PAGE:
It has a rough and crumbly texture and a peppery taste that works remarkably well with a good helping of whisky sauce, but it’s also versatile enough to serve fried with chips or even served on pizzas. You can even get vegetarian haggis, if that’s your thing.
Now for the unpleasant bit – the ingredients. I’m afraid the things that go into haggis are enough to give most people nightmares and to be honest when you see one in the flesh they look pretty gross.
The origins of Scotland’s national dish evolved from hunters who needed a way to store the offal of the animals they killed as the internal organs tend to go off before the rest of the meat. So what those ingenious Scots did was remove the heart, liver and lungs, mash it all up and mix it with onion, oats, and spices, and encase the resulting stodge in the animal’s stomach lining.
I told you it was gross.
The taste, however, is amazing, and once you start tucking in it doesn’t take long to get over the thought of what you’re actually eating. It’s really easy to cook as well because all you need to do is either boil it or pop it in the microwave.
As far as brands go, Macsween is one of the best but Grants aren’t far behind, and you’ll find gift-packaged versions from both manufacturers throughout Scotland.
If you want to learn more about Scottish food read: A Guide to the Best Traditional Scottish Food You Have to Try.
Harris Tweed jackets and Harris Tweed bags
Harris Tweed is one of the oldest commercial products made in Scotland today, with a heritage that goes back nearly 200 years. This cloth is sold around the world and is easily recognized by the Harris Tweed logo which features an orb and cross – officially Britain’s oldest certification mark.
There are a huge number of products made from this material and several manufacturers use it in their clothing ranges. However, the Harris Tweed brand is closely guarded and the fabric is only allowed to be made on the Isle of Harris in Scotland’s Outer Hebrides.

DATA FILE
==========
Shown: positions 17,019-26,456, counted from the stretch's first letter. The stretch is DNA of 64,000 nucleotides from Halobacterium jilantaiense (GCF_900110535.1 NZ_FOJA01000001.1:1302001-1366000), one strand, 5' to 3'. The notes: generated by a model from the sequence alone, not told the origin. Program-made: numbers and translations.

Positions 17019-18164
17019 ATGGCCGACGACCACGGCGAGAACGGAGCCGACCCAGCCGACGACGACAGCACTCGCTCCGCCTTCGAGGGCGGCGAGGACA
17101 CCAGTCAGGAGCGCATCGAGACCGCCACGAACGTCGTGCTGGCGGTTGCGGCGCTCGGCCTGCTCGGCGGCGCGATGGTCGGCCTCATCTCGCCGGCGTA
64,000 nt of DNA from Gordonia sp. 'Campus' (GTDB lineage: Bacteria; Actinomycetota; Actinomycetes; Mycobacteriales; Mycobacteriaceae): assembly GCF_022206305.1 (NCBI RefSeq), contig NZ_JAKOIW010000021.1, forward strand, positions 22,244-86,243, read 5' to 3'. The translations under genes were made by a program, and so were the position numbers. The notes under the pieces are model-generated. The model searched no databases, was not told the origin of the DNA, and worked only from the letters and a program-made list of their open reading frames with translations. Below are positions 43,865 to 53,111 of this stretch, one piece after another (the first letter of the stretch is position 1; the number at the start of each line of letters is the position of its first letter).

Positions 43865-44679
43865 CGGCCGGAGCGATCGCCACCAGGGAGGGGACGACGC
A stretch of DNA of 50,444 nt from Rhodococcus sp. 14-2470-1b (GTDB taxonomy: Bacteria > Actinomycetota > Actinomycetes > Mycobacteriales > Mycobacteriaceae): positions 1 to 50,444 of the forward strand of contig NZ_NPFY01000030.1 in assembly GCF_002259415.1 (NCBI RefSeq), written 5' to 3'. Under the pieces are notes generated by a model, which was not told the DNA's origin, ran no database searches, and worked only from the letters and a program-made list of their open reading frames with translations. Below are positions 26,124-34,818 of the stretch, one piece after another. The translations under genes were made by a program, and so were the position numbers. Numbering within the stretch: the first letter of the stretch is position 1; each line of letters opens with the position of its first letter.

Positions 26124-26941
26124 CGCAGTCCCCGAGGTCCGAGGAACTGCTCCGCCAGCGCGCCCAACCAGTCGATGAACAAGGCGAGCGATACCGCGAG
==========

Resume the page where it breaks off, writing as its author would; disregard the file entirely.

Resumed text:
To get the certification, 100% pure wool must be sourced from Scotland and washed, dyed and spun on human-powered looms just as it was in the 1800s, with the final cloths undergoing a rigorous inspection. It’s for these reasons that Harris Tweed has gained a reputation worldwide for its strength, durability, and longevity.
By law, the certification tag has to be stitched onto every item that uses the fabric which is why you’ll see smaller gifts like whisky flasks and phone cases displaying it proudly front and centre, and in fact these labels have gained as much of a cult following as the material itself has.
You’ll find products made from Harris Tweed in pretty much every major tourist attraction in Scotland and there’s an incredibly wide range to choose from. Everything from coats to handbags to shoes and hats is made from the cloth, which makes it a great gift to give or keep for yourself as a souvenir.
If you’re looking for something made from Harris Tweed and you’re in Edinburgh or Glasgow you’ll find a multitude of items in any of the main shopping centres, or you can shop online and browse Amazon where you’ll find a selection of the most popular items.
Heathergems jewellery and Heathergems earrings
If you’ve visited the Highlands you’ll know that great swathes of the countryside are covered with the earthy colours of heather, the low-lying plant that gives Scottish mountains their brown colour in winter and their green and purple hues in summer.